Merck & Co. (NYSE:MRK) is a global pharmaceuticals giant with tens of billions in annualized sales, however, the company's top line is about to take a hit in the coming year because of patent expiration on Remicade, Cubicin, and Zetia -- three of its best selling medicines.
Mounting patent headwinds
Through the first nine months of 2016, sales of Merck's top selling autoimmune disease drug, Remicade, have plummeted from $1.4 billion last year to less than $1 billion. The drop is due primarily to the launch of Remicade biosimilars in Europe, where Merck is licensed to sell the drug. Biosimilars are effective inexact copies of brand name medicines, and since they're usually priced at a 30% to 40% discount to the brand-name drug, doctors and patients tend to favor them.
Pfizer's Hospira launched the first Remicade biosimilar, Inflectra, in Europe last year, and Biogen and Samsung BioLogics launched another Remicade biosimilar, Flexabi, earlier this year. Because there are multiple Remicade biosimilars on the market now, Merck's Remicade revenue is likely to continue falling in 2017.
Merck is also about to feel the pinch of patent expiration on Cubicin, a treatment for flesh-eating bacteria. After failing to block generic competitors from launching until 2020, U.S. patents on Cubicin expired this summer. Since that expiration puts roughly $1 billion of Merck's revenue in play, Merck's management is warning investors to expect "a significant decline in U.S. Cubicin sales going forward."
Patents protecting Merck's cholesterol-lowering therapy, Zetia, are also on the chopping block. Zetia patents expire in December and Merck anticipates a "significant decline in U.S. Zetia sales thereafter." Zetia's U.S. sales were $411 million last quarter.
Across all three drugs, competition due to patent losses will put nearly $4 billion of Merck's $42 billion in annualized third quarter sales at risk in 2017.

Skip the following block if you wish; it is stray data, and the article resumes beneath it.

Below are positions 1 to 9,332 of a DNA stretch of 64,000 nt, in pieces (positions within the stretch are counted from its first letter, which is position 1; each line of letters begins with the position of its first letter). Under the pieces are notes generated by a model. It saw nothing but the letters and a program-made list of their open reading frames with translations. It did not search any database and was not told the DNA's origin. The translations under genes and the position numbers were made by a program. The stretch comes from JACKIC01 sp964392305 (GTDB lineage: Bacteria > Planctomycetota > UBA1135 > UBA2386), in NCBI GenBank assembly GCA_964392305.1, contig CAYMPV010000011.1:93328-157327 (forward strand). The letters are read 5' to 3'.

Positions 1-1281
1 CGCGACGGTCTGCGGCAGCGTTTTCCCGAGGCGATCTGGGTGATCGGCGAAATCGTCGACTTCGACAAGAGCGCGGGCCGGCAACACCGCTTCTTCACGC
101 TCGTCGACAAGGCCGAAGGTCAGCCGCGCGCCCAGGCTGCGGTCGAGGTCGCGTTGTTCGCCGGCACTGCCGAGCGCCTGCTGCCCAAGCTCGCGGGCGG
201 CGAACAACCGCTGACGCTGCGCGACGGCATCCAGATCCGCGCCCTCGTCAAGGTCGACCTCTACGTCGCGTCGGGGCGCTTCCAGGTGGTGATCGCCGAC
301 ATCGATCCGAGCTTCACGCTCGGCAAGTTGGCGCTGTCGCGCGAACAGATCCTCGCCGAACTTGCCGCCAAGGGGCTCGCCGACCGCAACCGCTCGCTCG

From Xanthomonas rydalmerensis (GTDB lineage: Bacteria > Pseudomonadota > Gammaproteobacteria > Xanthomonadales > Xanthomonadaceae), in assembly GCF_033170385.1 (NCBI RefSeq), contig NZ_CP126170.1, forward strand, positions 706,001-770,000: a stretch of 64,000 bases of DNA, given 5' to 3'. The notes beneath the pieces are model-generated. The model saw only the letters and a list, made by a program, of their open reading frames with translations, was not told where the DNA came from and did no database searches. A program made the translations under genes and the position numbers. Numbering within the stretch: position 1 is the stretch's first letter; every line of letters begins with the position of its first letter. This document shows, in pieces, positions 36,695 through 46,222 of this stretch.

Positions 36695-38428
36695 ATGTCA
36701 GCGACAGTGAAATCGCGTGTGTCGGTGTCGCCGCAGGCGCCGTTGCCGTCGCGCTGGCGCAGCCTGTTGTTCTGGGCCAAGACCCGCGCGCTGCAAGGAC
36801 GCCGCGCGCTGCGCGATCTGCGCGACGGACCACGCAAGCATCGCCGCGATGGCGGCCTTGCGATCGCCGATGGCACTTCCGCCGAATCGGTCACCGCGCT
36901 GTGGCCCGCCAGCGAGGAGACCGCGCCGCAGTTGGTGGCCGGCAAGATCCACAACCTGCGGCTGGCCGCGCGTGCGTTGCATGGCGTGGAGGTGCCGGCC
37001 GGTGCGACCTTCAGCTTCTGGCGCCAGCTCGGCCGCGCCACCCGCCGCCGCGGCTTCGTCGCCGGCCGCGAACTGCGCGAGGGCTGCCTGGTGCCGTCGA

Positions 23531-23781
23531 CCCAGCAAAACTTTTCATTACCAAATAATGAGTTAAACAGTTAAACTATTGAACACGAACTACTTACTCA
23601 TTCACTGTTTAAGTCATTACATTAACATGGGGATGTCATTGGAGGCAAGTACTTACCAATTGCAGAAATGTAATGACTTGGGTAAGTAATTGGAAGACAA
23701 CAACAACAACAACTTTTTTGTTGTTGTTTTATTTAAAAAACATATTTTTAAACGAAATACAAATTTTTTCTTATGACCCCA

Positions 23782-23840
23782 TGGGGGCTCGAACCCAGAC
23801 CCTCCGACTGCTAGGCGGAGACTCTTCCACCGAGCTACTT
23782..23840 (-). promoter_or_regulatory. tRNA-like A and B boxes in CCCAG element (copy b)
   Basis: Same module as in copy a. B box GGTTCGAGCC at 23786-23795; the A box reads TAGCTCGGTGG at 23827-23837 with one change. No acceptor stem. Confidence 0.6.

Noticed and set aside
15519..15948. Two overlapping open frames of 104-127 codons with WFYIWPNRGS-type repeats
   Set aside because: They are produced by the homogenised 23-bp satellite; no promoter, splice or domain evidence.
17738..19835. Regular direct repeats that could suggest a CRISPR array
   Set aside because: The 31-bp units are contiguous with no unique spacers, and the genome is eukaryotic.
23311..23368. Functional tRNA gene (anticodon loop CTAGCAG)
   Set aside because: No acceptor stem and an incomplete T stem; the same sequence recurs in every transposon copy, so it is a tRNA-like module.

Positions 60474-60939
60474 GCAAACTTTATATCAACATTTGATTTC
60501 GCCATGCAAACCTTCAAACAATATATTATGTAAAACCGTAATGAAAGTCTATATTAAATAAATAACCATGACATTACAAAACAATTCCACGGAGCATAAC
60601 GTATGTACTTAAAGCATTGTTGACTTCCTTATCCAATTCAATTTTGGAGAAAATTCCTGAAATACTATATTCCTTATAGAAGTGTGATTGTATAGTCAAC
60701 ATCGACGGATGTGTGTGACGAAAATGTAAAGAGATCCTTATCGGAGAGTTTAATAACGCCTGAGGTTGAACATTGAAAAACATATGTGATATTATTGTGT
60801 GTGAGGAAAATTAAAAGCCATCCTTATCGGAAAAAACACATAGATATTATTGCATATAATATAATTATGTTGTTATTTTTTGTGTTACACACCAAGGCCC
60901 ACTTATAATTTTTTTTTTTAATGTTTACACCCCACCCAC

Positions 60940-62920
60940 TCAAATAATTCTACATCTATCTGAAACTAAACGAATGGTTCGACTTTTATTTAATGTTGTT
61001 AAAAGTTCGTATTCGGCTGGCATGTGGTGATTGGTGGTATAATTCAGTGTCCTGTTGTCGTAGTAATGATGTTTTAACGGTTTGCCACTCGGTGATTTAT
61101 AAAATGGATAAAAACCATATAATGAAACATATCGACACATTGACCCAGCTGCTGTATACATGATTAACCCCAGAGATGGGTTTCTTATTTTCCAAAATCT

Managing the risk
To offset patent headwinds, Merck is going to need its fast-growing drugs, including Gardasil 9, Keytruda, and Zepatier, to over-deliver.
Gardisal 9 is a vaccine that protects against human papillomavirus (HPV), and in Q3 combined Gardasil and Gardisal 9 sales totaled $860 million, up 38% year over year. Recently, a two-dose vaccination regimen for Gardasil 9 in certain girls and boys between ages 9 and 14 won FDA approval, and the U.S. Centers for Disease Control and Prevention's Advisory Committee on Immunization Practices voted to recommend that two-dose approach. Previously, Gardasil 9 was given via three-doses.
Because the FDA estimates Gardasil 9 "has the potential to prevent approximately 90 percent of cervical, vulvar, vaginal and anal cancers," and the dosing burden on patients is falling, Gardisal 9 is likely to remain a top-seller in 2017.
Keytruda, a PD-L1 inhibitor that stops cancer from over-expressing PD-L1 to avoid detection by the immune system, also offers support to sales in the coming year.
Initially, Keytruda was approved for use in melanoma patients in 2014, but Keytruda's label has expanded since then to include head and neck cancer patients and lung cancer patients, too. Because of those label expansions, Keytruda's sales climbed from $159 million in the third quarter of 2015 to $356 million in the third quarter of 2016.
Keytruda's sales could head even higher next year because it recently secured approval as an alternative to chemotherapy in newly diagnosed metastatic non-small cell lung cancer patients with high PD-L1 levels. This approval has led to industry watchers increasing their outlook for Keytruda's sales in 2017. For example, Bernstein's analysts bumped up their Keytruda sales outlook for next year by roughly $1 billion following the FDA approval.
Zepatier, a hepatitis C drug, also offers the company top-line tailwinds heading into next year. Zepatier won FDA approval in January and aggressive pricing by management undercut competitors and resulted in first, second, and third quarter sales of $50 million, $112 million, and $164 million, respectively.
Eyes on 2017
Historically, patent expiration causes the vast majority of brand-name drug sales to shift to competitors, however, it's anyone's guess exactly how quickly that will happen at Merck.
Merck's fast-growing drugs provide it with some insulation, and if the company secures FDA approval of MK-1293, a biosimilar to the $6 billion plus per year insulin Lantus, then it may be in even better shape to handle the hit to sales caused by expiring patents. Nevertheless, since expiring patents could weigh down sales and profit next year and cause shares to trade lower, the company's patent risk can't be ignored by investors.